A NEW WORLD
The First Americans
At daybreak on the morning of Friday, August 3 1492, an Italian adventurer named Christopher Columbus set sail from Spain to find a new way from. His aim was to open up a shorter trade route between the two continents. In Asia, he intended to load his three ships with silks, spices and gold, and sail back to Europe a rich man.
Columbus first sailed south to the Canary Islands. Then he turned west across the unknown waters of the mid-Atlantic Ocean. Ten weeks after leaving Spain, on the morning of October 12, he stepped ashore on the beach of a low sandy island. He named the island San Salvador – Holy Savior. Columbus believed that he had ...view middle of the document...
We say ‘maybe’ because nobody is completely sure. Scientists believe that the distant ancestors of the Amerindians came to America from Asia. This happened, they say, during the earth’s last ice age, long before people began to make written records.
At that time a bridge of ice joined Asia to America across what is now the Bering Strait. Hunters from Siberia crossed this bridge into Alaska. From Alaska the hunters moved south and east across America, following herds of caribou and buffalo as the animals went from one feeding ground to the next. Maybe 12,000 years ago, descendants of these first Americans were crossing the isthmus of Panama into South America. About 5,000 years later their camp fires were burning on the frozen southern tip of the continent, now called Tierra del Fuego – the Land of Fire.
For many centuries early Amerindians lived as wandering hunters and gatherers of food. Then a more settled way of life began people living in highland areas of what is now Mexico found a wild grass with tiny seeds that were good to eat. These people became America’s first farmers. They cultivated the wild grass with great care to make its leaves larger. Eventually it became Indian corn, or maize. Other cultivated plant foods were developed. By 5000 BC Amerindians in Mexico were growing and eating beans, squash and peppers.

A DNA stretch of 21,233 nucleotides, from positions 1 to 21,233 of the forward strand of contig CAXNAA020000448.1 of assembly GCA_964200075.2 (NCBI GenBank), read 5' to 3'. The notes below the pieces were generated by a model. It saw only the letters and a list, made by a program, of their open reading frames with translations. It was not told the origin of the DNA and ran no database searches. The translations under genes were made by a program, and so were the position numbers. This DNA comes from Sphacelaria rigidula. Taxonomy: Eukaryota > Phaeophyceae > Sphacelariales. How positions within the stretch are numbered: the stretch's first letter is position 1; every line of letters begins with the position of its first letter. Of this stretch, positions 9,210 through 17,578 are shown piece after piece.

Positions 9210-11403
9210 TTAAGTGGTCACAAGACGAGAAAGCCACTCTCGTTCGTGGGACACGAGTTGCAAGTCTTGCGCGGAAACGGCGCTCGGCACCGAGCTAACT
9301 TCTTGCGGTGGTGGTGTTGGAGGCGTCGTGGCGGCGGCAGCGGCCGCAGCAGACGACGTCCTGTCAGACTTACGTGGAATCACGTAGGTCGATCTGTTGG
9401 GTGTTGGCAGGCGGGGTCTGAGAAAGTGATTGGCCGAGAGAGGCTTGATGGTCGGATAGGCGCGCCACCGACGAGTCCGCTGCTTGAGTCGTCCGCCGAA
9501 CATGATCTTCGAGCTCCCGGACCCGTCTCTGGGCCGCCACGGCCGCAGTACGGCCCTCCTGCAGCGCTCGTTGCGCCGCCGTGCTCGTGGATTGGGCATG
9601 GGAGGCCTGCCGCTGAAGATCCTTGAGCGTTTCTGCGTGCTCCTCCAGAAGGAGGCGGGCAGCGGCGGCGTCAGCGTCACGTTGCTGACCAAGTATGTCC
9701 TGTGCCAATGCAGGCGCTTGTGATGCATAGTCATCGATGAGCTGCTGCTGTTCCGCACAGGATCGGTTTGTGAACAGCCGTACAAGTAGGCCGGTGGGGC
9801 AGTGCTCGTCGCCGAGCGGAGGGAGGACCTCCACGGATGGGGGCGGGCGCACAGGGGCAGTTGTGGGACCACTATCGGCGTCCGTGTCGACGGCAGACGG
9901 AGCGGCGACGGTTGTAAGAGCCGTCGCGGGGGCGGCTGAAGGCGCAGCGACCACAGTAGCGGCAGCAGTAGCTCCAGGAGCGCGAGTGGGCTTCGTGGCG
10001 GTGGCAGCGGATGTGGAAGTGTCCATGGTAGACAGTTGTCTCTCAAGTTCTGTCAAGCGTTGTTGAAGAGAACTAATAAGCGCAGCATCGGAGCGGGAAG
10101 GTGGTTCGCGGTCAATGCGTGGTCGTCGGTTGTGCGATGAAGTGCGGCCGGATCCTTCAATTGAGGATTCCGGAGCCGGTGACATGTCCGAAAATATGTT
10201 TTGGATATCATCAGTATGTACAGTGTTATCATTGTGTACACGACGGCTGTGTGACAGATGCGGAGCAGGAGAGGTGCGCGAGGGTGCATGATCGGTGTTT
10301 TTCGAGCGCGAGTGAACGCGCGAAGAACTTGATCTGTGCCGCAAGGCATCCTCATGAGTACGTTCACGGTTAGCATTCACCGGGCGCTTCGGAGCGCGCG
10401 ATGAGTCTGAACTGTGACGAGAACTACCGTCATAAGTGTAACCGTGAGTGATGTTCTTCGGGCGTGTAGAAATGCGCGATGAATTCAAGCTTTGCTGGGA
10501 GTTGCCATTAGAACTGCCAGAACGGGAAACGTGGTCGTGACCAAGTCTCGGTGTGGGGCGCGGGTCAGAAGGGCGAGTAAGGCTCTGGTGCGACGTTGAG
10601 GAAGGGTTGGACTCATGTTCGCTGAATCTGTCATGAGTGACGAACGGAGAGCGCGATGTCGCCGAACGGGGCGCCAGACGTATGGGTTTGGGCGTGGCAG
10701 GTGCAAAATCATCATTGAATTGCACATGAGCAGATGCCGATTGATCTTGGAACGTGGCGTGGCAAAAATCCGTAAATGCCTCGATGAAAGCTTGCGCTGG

The Pueblo [ˡpweblɔʊ] people of present day Arizona and New Mexico were the best organized of the Amerindian farming peoples. They lived in groups of villages, or in towns which were built for safety on the sides and tops of cliffs. They shared terraced buildings made of adobe (mud and straw) bricks, dried in the sun. Some of these buildings contained as many as 800 rooms, crowded together on top of one another. The Pueblo made clothing and blankets from cotton, which grew wild in the surrounding deserts. On their feet they wore boot-shaped leather moccasins to protect their legs against the sharp rocks and cactus plants of the desert. For food they grew crops of maize and beans. Irrigation made them successful as farmers. Long before Europeans came to America, the Pueblo were building networks of canals across the deserts to bring water to their fields. In one desert valley modern archeologists have traced canals and ditches, which enabled the Pueblo to irrigate 250,000 acres of farmland.
A people called the Apache [əˡpætʃɪ] were the neighbors of the Pueblo. The Apache never became settled farmers. They wandered the deserts and mountains in small bands, hunting deer and gathering wild plants, nuts and roots. They also obtained food by raiding their Pueblo neighbors and stealing it. The Apache were fierce and warlike, and they were much feared by the Pueblo.
The Iroquois [ˡɪrəkwɔɪ] were a group of tribes – a ‘nation’ – who lived far away from the Pueblo and the Apache in the thick woods of northeastern North America. Like the Pueblo, the Iroquois were skilled farmers. In fields cleared...